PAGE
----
If ice cubes sank rather than floated, you might think this wouldn’t cause us much trouble; we’d just have to stir our drinks from time to time to keep the top part cool. This wouldn’t be so bad, except for the fact that there would be no drink to stir or anyone to do so, because there would be no life on Earth, or at least humans would not be here.
The fact that ice floats is one of the oddities of water, a substance so familiar that it seems ordinary, but there is nothing ordinary about it. So different are its properties from what one would expect from its chemical composition, that understanding how its microscopic structure causes such unique behaviour is something that “has been discussed intensively for more than 100 years and has not yet been resolved,” as physicists Lars Pettersson and Anders Nilsson, from the University of Stockholm (Sweden), and Richard Henchman, from the University of Manchester (United Kingdom) wrote in a recent review.
A crucial biochemical role
Every student knows that substances contract when cooled and expand when heated, which allowed the invention of the thermometer. Hot water also reduces its volume as it cools. But below 4° C something extraordinary happens: it begins to expand again, as everyone who has ever frozen a bottle that is too full knows only too well. The result is that ice is less dense than liquid water and therefore floats, a phenomenon that already interested Galileo Galilei back in 1612 when he reasoned that “ice should be rather water rarified than condensed“.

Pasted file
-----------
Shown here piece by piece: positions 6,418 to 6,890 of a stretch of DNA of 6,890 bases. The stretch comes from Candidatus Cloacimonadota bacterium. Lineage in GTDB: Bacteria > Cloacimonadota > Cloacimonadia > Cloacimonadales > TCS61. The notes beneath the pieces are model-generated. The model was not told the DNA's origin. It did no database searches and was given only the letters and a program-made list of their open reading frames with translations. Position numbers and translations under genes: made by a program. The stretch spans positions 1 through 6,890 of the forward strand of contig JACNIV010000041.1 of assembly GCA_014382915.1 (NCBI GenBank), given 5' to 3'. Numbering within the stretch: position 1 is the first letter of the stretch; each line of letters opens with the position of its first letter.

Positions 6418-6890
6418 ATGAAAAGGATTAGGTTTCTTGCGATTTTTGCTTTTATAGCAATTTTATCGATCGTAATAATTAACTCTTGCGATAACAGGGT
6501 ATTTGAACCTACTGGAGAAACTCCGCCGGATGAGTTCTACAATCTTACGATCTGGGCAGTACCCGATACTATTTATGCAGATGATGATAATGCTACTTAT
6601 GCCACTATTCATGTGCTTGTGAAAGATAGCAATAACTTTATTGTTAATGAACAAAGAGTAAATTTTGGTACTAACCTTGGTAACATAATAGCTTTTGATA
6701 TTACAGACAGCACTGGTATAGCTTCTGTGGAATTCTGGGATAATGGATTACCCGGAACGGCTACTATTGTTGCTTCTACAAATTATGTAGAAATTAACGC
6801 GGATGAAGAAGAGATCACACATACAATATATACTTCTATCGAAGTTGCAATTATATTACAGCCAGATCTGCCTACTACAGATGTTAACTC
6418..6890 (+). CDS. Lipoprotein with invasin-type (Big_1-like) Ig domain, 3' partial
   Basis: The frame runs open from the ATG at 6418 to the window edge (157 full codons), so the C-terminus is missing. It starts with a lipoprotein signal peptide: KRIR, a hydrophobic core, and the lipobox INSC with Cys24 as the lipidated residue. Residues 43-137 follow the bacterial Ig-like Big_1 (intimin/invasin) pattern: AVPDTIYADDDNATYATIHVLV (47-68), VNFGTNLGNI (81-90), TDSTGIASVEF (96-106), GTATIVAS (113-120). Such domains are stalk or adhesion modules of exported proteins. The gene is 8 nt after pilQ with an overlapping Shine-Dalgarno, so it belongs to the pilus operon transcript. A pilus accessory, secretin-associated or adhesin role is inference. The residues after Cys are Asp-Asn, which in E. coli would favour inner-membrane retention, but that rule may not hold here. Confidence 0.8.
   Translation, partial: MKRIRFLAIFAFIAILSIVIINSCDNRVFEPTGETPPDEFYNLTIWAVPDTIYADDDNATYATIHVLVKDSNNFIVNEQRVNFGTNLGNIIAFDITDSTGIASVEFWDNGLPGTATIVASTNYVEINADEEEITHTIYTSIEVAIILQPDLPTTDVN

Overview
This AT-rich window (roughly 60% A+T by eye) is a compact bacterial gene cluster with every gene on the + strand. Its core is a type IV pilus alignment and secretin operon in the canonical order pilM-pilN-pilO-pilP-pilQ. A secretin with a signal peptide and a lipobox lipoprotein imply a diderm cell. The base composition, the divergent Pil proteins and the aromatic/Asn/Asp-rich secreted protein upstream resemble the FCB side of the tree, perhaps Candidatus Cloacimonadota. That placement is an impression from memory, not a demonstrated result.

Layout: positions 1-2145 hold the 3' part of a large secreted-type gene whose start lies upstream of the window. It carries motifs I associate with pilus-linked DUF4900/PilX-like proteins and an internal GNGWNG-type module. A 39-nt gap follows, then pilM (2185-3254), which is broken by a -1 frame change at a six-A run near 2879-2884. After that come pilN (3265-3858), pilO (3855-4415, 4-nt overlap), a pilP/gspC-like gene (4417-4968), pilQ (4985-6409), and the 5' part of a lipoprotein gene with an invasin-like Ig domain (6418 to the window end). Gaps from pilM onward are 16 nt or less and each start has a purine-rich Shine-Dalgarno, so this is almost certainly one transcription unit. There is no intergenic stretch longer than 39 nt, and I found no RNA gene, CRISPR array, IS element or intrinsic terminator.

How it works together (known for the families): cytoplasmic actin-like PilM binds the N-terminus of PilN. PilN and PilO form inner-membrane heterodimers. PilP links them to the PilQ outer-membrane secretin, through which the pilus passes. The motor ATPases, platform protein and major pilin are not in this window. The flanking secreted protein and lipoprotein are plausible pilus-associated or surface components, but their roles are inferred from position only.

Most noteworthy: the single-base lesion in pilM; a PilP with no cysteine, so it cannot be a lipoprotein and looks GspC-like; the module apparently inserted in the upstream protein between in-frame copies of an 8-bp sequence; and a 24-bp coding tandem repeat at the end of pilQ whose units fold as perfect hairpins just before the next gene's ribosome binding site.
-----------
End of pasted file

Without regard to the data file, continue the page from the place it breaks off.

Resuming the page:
But what would happen if this were not so? In oceans, lakes and rivers, the floating layer of ice that forms in winter prevents heat from escaping, keeping the water beneath in a liquid state. If the ice sunk to the bottom, more ice would continue to form until everything became a large solid mass; the heat from the surface would only melt a thin upper layer, which would have made it impossible for complex life as we know it today to evolve. In addition to the crucial biochemical role of water, the biology, geology and dynamics of the oceans were fundamental in making the Earth a habitable planet.
This is by no means the only unusual property of water. From its chemical formula, as hydrogen dioxide (H2O), it should follow the pattern set by hydrogen sulphide (H2S), hydrogen selenide (H2Se) or hydrogen telluride (H2Te), similar compounds with the elements that follow oxygen in its group of the periodic table. If this were so, then water should boil when warmer than -80° C and freeze at -100° C. Fortunately for terrestrial life, we know that this is not the case; the fact that it freezes at 0° C and boils at 100° C —at our normal atmospheric pressure— not only gives it a wide range of temperatures in a liquid state, but also makes it the only substance that under the living conditions of Earth is found in solid, liquid and gaseous form.
A weird physical-chemical phenomenon